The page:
Posts Tagged ‘sport psychology’

Resilient website

Tuesday, August 20th, 2019 | News

Last August, I launched the Resilient Running course. My sport psychology course has also been smashing it, earning Udemy’s coverted “highest-rated” badge for being the most well-regarded course on the topic.

It was always the plan that Resilient would be the brand that would link all of my sport and psychology courses together with, and I am pleased to announce that the Resilient website is now live.

So far, it is a sport psychology blog and the first few blog posts are up. My priority at the moment is to get more high-quality content on there and then begin expanding what the website offers.

How do you keep going for 14 hours?

Sunday, June 30th, 2019 | Sport

When I tell people that it took me 14.5 hours to complete my full distance triathlon they often ask “how do you keep going for that long?” It might be meant as a rhetorical question. But I’ve some thought into it.

Prepare your body

You need to do the training. Nobody would be surprised if someone did not do the training and failed to finish. It’s not just the volume of training: you need to do some distance work. You need to prepare your body for each discipline because otherwise, you run into things you hadn’t run into.

In the run-up to the event, I did a 4km swim in the pool, a 3km swim in open water, 2 x 100-mile bike rides and a three hour 30km run. Three of them were on back-to-back days.

I think it is important to do this because you hit things you wouldn’t hit in short workouts. Things like cramps. Things like back pain that only sets in in the later hours of the ride.

Prepare your mind

Two things you need to do here:

First, make sure your training gives you the psychological belief that you can do it. Do this by doing hard events. Few people believe they can do a full distance race if they have never done a triathlon. Neither did I. But I did understand I only had to believe in the next step.

I did a sprint. Then a standard. Then a load more standards. Then a half. Even then, it was only after I ran a marathon and an ultramarathon that I started to believe I could do it.

In preparation, I did some long sportives including the Tour de Yorkshire (only 123km but 2,400 metres of climbing) and The Flat 100 (160km). The latter was down as part of a race simulation weekend where I also swam 4km on the day before and a 3-hour run on the day after.

Second, it helps to have some mental strategies to assist you on the day. Mindfulness and self-talk are two of the most important and I teach both of these on my sport psychology course.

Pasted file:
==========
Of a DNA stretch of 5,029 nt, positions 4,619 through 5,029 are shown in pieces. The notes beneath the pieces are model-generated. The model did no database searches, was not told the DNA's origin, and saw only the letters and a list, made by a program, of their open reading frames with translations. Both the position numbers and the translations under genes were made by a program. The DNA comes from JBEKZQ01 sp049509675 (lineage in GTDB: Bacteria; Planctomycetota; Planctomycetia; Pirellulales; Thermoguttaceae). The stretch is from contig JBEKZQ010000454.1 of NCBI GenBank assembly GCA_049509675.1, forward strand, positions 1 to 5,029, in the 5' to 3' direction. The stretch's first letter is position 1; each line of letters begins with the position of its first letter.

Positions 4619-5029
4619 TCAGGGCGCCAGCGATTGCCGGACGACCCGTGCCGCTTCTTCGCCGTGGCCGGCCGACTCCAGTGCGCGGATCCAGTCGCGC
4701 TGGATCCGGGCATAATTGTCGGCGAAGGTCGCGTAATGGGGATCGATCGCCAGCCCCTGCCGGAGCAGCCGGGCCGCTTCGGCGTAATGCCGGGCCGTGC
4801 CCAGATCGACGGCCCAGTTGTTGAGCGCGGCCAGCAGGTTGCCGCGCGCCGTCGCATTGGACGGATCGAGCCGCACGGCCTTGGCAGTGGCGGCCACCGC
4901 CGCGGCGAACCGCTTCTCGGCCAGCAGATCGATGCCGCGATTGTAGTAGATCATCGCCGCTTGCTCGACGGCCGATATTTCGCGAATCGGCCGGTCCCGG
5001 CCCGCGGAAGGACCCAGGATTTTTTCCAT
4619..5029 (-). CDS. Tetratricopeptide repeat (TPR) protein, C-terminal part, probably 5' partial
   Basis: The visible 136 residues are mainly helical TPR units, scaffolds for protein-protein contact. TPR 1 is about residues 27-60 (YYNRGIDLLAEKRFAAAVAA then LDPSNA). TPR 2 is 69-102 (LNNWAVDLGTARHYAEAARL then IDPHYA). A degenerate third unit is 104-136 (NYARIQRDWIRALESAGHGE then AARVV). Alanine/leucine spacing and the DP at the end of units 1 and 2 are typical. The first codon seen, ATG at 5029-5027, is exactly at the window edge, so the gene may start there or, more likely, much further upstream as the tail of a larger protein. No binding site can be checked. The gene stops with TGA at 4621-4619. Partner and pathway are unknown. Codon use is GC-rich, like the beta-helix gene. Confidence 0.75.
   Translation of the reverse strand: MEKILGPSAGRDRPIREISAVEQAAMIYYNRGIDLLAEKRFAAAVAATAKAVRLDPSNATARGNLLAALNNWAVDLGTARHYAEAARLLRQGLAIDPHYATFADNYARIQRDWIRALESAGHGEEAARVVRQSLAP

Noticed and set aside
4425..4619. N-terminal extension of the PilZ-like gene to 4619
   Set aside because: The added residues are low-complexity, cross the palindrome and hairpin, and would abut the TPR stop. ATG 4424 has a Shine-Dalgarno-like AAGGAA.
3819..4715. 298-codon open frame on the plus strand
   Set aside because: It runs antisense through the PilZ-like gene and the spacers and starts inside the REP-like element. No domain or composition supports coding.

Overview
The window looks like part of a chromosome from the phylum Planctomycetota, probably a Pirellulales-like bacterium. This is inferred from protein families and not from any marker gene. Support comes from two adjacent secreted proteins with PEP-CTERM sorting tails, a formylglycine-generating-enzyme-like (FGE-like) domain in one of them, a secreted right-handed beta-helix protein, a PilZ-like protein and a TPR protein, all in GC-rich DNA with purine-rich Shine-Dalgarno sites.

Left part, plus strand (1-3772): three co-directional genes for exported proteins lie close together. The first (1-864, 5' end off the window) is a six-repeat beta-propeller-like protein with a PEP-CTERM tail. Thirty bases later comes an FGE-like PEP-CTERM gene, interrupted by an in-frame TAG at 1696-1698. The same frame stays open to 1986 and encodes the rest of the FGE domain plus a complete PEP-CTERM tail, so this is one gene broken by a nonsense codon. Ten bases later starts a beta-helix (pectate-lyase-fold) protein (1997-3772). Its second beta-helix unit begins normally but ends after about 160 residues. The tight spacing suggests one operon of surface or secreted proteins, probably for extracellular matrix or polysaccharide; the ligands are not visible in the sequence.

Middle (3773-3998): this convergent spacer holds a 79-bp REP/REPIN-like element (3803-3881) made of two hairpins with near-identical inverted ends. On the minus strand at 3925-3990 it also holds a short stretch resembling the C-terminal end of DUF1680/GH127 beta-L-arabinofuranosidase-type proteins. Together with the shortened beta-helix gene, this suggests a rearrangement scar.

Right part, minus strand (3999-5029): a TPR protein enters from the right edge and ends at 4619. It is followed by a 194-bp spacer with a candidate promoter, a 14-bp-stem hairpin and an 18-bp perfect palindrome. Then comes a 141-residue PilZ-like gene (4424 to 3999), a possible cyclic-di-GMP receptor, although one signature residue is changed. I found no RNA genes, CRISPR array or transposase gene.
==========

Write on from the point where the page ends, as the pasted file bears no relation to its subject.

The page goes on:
Keep eating

Providing you don’t get injured (you did some strength training, right?), the two things that are going to stop you are running out of energy and running out of mental resilience.

Your body cannot convert fat into energy fast enough, so you need to supplement this with food to avoid hitting the wall. Being hungry or dehydrated will also make you grumpy, which will increase your chances of wanting to give up.

Therefore, it is important to keep eating throughout the entire event. I’ve written about my fuelling strategy here.

Pace yourself

As you get more tired and fed up, you may encounter a desire to speed up. You want to get it over with. Do not listen to this voice.

Going above your target pace increases the risk of cramps, increases the risk of hitting the wall and is generally unsustainable, so will produce a slower time overall and maybe even a DNF.

Summary

It’s a marathon, not a sprint. Actually, it’s a marathon plus 112-mile bike ride and 2.4-mile swim. So, take it easy, keep eating, and make sure you have spent the time building up your muscles and building up your confidence.

Sport Psychology for Athletes

Thursday, March 22nd, 2018 | News

My new Udemy course is live, Sport Psychology for Athletes. Here is the blurb:

Are you interested in sport psychology? Maybe you’re an athlete or a coach looking for practical techniques. Or maybe a student or lifelong learner who loves sport.

If so, this is the course for you. It will provide you with a beginner-level grounding in the theory, but with a focus on practical application and how to use the techniques in your own life, whatever level of sport you play.

We won’t just be looking at slides, we’ll be out there exploring, with quizzes, workbooks and practical exercises to work through.

We’ll look at:

  • Motivation
  • Focus
  • Confidence
  • Mental imagery
  • Self-talk
  • Mindfulness
  • And much more!

Click here to check it out.

Sport Psychology

Wednesday, January 3rd, 2018 | Books

With a rather long full title of Handbook of Sports Medicine and Science, Sport Psychology (Olympic Handbook Of Sports Medicine), this textbook provides an introduction to the major issue in sport psychology.

It’s a really well put together book. It covers each area in short and to-the-point chapters. The whole thing is just over 100 pages and gives you a brief but comprehensive introduction to the areas.

What it’s missing are the details on some of the interventions. It talks about confidence, mental preparation and focus. And explains what these areas are. But then it goes on to say “imagery is useful for this” without going into any detail about what exactly imagery is.

Overall, though, this is a great introduction to the subject.